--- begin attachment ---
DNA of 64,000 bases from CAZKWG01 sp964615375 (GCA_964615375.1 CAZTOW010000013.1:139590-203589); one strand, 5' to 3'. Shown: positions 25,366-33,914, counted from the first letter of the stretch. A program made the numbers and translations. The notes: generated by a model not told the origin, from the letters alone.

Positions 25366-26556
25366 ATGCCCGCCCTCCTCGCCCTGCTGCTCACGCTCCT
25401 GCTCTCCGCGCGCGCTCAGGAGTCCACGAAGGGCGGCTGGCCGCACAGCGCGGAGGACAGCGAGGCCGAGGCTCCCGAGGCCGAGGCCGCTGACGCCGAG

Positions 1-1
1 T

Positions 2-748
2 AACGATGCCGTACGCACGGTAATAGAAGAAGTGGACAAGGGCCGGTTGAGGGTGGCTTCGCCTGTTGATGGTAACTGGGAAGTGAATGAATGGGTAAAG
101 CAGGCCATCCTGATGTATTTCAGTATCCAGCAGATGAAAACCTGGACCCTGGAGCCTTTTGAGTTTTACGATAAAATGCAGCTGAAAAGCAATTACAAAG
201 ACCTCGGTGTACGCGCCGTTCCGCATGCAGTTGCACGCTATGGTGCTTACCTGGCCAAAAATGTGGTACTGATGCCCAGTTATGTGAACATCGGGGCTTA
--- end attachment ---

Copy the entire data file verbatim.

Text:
DNA of 64,000 bases from CAZKWG01 sp964615375 (GCA_964615375.1 CAZTOW010000013.1:139590-203589); one strand, 5' to 3'. Shown: positions 25,366-33,914, counted from the first letter of the stretch. A program made the numbers and translations. The notes: generated by a model not told the origin, from the letters alone.

Positions 25366-26556
25366 ATGCCCGCCCTCCTCGCCCTGCTGCTCACGCTCCT
25401 GCTCTCCGCGCGCGCTCAGGAGTCCACGAAGGGCGGCTGGCCGCACAGCGCGGAGGACAGCGAGGCCGAGGCTCCCGAGGCCGAGGCCGCTGACGCCGAG

Positions 1-1
1 T

Positions 2-748
2 AACGATGCCGTACGCACGGTAATAGAAGAAGTGGACAAGGGCCGGTTGAGGGTGGCTTCGCCTGTTGATGGTAACTGGGAAGTGAATGAATGGGTAAAG
101 CAGGCCATCCTGATGTATTTCAGTATCCAGCAGATGAAAACCTGGACCCTGGAGCCTTTTGAGTTTTACGATAAAATGCAGCTGAAAAGCAATTACAAAG
201 ACCTCGGTGTACGCGCCGTTCCGCATGCAGTTGCACGCTATGGTGCTTACCTGGCCAAAAATGTGGTACTGATGCCCAGTTATGTGAACATCGGGGCTTA